Peter Twal


People Who Are Trying to Be Polite

And you give me a living room tattoo in the dark of your portrait
You, a dog biting off my arm Soldier you, dressed in all black sight blurry
waterboarding me and another and another and here, I’ve saved you
the last bite of this grenade
I’m not asking you to survive this hello,
I’m still a breath
closet fire our bones tangled
not unlike the braided clouds of smoke overhead but I am asking you
to live with me Stop it That tattoo won’t fit
on my face (we argue about the most adorable of things) but off with my hair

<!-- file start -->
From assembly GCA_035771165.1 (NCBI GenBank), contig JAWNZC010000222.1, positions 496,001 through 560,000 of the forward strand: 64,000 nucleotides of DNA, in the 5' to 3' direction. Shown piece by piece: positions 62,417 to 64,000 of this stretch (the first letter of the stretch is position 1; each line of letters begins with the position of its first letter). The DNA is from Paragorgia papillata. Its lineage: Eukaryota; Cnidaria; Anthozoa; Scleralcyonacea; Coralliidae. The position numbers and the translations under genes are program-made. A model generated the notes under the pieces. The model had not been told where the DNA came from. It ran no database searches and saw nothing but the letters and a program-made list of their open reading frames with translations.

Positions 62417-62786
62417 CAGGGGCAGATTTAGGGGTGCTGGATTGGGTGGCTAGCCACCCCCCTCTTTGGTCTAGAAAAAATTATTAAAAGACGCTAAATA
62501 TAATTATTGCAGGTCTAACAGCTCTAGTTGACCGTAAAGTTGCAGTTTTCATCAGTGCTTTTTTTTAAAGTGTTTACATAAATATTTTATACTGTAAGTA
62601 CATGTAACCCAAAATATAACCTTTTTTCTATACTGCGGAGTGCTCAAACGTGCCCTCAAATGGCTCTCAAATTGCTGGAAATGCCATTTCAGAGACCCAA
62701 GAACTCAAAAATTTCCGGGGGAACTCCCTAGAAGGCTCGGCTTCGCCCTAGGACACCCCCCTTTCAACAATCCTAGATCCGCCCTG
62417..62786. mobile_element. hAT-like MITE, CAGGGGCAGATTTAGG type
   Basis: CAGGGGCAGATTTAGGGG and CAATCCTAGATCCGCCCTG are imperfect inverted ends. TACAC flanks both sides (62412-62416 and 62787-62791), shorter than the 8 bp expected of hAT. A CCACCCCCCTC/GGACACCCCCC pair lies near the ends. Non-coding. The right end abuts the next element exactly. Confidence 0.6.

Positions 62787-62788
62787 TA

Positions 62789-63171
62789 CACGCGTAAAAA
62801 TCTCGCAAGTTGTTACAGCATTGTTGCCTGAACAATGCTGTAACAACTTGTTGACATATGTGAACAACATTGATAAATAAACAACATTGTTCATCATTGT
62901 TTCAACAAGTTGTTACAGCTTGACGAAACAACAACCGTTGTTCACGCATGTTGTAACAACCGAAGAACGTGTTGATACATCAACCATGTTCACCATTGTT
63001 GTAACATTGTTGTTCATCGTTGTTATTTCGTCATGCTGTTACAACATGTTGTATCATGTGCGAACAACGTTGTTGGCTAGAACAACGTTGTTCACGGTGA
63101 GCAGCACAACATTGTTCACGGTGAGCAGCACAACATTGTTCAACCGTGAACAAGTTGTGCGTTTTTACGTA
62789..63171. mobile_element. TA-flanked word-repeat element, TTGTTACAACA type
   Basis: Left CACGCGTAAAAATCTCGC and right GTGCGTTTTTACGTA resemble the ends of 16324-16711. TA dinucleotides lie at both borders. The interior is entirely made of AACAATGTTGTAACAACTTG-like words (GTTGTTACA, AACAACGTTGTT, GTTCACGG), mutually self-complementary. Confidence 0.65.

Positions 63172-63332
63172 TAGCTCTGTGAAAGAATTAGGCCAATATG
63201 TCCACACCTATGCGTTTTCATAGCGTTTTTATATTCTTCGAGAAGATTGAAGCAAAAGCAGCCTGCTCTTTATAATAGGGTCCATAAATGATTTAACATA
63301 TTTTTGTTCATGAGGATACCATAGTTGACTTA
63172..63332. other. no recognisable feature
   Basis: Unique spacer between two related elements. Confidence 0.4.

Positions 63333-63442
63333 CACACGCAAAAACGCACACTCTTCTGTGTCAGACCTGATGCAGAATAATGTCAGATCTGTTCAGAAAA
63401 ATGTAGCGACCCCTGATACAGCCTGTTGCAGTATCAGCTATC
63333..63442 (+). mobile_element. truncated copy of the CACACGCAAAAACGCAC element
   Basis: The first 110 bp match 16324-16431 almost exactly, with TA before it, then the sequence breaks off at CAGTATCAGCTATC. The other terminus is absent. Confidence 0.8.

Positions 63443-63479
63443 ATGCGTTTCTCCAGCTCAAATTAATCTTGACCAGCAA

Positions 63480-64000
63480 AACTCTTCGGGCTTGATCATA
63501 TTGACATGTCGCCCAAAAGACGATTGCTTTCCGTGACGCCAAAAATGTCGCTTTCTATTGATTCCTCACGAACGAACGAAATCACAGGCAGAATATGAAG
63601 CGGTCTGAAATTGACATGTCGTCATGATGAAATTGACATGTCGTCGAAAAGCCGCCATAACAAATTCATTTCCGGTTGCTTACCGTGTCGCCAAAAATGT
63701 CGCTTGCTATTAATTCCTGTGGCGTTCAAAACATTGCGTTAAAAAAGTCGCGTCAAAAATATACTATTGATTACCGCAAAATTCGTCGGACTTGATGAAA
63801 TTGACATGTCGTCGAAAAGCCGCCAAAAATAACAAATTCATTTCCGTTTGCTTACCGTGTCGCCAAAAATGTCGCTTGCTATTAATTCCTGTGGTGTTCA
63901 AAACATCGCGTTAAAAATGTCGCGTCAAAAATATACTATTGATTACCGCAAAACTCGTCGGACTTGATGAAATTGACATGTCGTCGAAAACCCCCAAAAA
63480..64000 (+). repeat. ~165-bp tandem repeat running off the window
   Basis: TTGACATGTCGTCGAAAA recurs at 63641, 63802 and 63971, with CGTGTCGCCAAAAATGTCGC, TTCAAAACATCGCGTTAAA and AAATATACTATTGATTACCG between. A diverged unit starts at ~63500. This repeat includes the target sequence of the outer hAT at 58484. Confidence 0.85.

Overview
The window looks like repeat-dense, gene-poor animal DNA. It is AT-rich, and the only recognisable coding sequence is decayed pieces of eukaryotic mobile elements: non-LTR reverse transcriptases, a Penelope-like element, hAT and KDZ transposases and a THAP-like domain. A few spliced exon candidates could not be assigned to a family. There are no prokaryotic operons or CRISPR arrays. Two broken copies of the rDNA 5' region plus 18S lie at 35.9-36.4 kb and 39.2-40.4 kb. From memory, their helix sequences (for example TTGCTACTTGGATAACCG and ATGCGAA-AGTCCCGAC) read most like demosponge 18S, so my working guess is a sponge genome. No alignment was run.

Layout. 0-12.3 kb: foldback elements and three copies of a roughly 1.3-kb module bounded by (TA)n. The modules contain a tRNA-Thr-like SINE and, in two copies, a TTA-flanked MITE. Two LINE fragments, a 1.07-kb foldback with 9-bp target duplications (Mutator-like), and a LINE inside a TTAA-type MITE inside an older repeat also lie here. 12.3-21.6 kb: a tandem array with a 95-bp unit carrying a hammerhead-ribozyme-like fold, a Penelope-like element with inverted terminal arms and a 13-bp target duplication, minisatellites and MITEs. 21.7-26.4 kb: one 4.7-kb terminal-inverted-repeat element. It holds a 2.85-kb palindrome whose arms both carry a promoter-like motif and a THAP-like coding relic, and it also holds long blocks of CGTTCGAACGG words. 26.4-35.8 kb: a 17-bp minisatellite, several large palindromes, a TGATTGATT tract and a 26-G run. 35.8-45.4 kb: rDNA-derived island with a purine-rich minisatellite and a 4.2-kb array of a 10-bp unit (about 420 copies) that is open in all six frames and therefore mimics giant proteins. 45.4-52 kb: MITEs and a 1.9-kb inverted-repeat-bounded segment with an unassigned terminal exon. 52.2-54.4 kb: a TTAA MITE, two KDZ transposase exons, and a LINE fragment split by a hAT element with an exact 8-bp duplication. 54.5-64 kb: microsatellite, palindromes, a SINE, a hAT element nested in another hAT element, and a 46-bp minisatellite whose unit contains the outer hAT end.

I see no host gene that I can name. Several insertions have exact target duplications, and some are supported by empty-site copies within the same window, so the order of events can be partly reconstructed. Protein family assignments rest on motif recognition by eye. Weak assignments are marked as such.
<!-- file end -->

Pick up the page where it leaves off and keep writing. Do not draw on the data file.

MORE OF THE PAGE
and in the light of the lantern you burn using the oils dripping off the scissor

edges and don’t take this lightly I mostly live in apartments so I never
have to say hello
to people For our date, I put on a new pair of lungs but you act like you
don’t notice poked holes in the thin tissue before I stuffed them between my ribs curled
my fishing lure eyelashes so would you at least pretend that you notice I offered to share
a cigarette before this got out of hand that I’d even take the end on fire






A first generation Jordanian-American, Peter Twal holds down a day job as an electrical engineer. His poetry has appeared or will soon in Kenyon Review Online, DIAGRAM, cream city review, The Journal, Devil’s Lake, RHINO, Booth, Yemassee, New Delta Review, Forklift, Ohio, and elsewhere. A recipient of the Samuel and Mary Anne Hazo Poetry Award, Peter earned his MFA from the University of Notre Dame.